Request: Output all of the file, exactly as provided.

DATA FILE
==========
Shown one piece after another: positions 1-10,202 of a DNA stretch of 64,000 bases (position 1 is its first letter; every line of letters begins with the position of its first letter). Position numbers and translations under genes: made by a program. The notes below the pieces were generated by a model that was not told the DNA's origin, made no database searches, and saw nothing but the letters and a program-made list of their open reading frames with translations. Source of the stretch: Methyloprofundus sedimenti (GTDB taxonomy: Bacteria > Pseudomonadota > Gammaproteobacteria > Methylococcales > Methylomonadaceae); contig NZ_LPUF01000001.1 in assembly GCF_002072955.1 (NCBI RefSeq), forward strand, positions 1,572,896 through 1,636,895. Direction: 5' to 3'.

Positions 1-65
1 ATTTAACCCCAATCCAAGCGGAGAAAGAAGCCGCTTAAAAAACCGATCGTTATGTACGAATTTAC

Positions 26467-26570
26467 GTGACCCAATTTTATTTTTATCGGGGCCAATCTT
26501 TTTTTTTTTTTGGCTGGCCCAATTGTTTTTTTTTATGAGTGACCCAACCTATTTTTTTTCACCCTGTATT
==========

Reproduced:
Shown one piece after another: positions 1-10,202 of a DNA stretch of 64,000 bases (position 1 is its first letter; every line of letters begins with the position of its first letter). Position numbers and translations under genes: made by a program. The notes below the pieces were generated by a model that was not told the DNA's origin, made no database searches, and saw nothing but the letters and a program-made list of their open reading frames with translations. Source of the stretch: Methyloprofundus sedimenti (GTDB taxonomy: Bacteria > Pseudomonadota > Gammaproteobacteria > Methylococcales > Methylomonadaceae); contig NZ_LPUF01000001.1 in assembly GCF_002072955.1 (NCBI RefSeq), forward strand, positions 1,572,896 through 1,636,895. Direction: 5' to 3'.

Positions 1-65
1 ATTTAACCCCAATCCAAGCGGAGAAAGAAGCCGCTTAAAAAACCGATCGTTATGTACGAATTTAC

Positions 26467-26570
26467 GTGACCCAATTTTATTTTTATCGGGGCCAATCTT
26501 TTTTTTTTTTTGGCTGGCCCAATTGTTTTTTTTTATGAGTGACCCAACCTATTTTTTTTCACCCTGTATT